Bhaskar Sarkar’s research addresses:
1) questions of modernity and community, imagination and participation, paying close attention to the institutions, circuits, and practices of global media assemblages.
2) popular agencies and media formations that emerge in the gaps between legality and legitimacy, and which remain pervasive and significant in spite of their “fringe” status and their informal, improvisational, often illicit modalities.
3) the political and cultural nodes of the global-popular, including diverse manifestations of populism.
4) uncertainty and risk; regimes of securitization; speculative practices and potentiations.
5) the Global South as method.
Sarkar is the author of Mourning the Nation: Indian Cinema in the Wake of Partition (Duke University Press, 2009), a critical exploration of the cinematic traces of a particular historical trauma. He has coedited the collections Documentary Testimonies: Global Archives of Suffering (Routledge, 2009), and Asian Video Cultures: In the Penumbra of the Global (Duke University Press, 2017). He has also coedited two journal special issues: Postcolonial Studies (2005), on “The Subaltern and the Popular”; and BioScope: South Asian Screen Studies (2012), on “Indian Documentary Studies.” At present, he is completing a monograph titled Cosmoplastics: Bollywood’s Global Gesture, and a coedited collection of essays on the mediality of risk for the Routledge Handbook series. He has also begun work on a monograph about piratical practices in the Global South, and a second monograph on queer underground club cultures in millennial Los Angeles.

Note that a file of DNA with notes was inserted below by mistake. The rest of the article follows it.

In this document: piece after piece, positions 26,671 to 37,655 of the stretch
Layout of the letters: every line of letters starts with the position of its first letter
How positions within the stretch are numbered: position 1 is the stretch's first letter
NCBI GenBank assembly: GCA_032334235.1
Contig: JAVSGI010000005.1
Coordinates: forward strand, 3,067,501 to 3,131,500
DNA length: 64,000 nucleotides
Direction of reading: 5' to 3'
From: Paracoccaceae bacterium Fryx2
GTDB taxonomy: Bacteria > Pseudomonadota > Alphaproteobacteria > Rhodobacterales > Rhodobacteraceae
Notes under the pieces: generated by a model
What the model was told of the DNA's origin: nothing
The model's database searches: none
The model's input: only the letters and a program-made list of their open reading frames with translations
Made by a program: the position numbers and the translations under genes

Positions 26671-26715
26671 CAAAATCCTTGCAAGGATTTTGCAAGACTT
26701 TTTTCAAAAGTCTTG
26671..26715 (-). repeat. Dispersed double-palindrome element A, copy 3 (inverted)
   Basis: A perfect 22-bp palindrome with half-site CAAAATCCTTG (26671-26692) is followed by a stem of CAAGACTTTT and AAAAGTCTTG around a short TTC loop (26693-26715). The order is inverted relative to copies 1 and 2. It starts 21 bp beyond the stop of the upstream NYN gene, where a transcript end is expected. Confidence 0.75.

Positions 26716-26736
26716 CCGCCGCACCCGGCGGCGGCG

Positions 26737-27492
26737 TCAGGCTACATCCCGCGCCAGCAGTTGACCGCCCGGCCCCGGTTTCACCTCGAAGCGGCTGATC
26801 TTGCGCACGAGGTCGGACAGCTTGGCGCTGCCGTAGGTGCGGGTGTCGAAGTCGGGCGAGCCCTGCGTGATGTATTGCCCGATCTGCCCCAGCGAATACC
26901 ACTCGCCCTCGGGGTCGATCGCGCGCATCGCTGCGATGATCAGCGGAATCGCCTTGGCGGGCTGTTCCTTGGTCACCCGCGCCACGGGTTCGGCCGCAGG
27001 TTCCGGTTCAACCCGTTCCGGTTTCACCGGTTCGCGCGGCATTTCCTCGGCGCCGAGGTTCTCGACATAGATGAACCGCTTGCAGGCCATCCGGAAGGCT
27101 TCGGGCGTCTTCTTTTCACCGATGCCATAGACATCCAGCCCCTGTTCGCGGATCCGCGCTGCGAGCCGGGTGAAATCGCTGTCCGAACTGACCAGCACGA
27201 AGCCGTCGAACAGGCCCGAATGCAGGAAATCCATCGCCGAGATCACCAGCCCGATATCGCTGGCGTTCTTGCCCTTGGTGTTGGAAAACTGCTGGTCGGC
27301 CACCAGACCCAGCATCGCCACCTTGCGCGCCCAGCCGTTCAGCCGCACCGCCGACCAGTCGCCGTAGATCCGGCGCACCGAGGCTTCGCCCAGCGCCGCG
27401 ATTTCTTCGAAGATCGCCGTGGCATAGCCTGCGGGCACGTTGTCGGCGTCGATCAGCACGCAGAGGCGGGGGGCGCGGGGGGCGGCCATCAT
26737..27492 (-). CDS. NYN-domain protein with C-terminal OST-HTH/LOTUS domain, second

Sarkar serves on the advisory boards of the journals Cinéma&Cie, Media Theory, and Media Fields. At UC Santa Barbara, he is an affiliate faculty in Comparative Literature, East Asian Languages and Cultures, and History of Art and Architecture.